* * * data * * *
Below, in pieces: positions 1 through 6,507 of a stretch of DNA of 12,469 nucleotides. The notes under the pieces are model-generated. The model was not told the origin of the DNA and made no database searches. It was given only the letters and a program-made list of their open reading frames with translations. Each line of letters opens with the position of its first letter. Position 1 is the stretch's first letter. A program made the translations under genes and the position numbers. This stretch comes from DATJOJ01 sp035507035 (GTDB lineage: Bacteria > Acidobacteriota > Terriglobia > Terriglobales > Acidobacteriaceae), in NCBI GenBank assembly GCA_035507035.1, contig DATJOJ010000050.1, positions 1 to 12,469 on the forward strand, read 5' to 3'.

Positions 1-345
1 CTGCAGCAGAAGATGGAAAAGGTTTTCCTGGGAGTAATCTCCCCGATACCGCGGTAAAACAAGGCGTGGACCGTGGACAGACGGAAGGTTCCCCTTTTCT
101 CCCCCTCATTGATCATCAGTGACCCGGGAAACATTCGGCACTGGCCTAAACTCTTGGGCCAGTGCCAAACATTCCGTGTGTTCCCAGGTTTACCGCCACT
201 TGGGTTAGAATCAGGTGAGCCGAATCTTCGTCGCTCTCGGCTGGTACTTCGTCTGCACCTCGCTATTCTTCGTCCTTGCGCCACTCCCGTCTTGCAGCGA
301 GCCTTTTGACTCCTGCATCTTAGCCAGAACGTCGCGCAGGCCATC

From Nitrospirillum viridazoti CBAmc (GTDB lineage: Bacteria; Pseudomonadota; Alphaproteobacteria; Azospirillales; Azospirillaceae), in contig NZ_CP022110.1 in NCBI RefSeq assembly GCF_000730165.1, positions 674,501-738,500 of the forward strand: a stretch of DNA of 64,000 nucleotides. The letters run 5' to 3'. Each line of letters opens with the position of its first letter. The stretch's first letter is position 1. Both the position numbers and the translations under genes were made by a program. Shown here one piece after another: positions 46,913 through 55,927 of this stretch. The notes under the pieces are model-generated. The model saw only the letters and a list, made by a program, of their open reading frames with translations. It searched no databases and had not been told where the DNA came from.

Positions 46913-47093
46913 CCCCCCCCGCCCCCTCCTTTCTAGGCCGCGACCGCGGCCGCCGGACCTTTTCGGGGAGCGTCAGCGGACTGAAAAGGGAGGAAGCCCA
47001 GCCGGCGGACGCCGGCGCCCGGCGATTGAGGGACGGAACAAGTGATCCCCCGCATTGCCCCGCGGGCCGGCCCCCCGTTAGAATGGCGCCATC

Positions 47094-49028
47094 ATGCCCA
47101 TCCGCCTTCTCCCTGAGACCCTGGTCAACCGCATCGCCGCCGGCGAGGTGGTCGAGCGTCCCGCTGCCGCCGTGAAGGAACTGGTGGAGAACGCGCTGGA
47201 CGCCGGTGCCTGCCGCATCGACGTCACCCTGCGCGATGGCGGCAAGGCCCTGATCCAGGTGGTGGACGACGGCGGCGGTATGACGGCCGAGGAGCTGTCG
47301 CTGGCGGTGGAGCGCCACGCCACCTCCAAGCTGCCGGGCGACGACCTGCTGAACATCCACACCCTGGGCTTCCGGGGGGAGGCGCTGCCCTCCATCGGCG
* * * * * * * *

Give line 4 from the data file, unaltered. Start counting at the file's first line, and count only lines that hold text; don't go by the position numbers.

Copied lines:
101 CCCCCTCATTGATCATCAGTGACCCGGGAAACATTCGGCACTGGCCTAAACTCTTGGGCCAGTGCCAAACATTCCGTGTGTTCCCAGGTTTACCGCCACT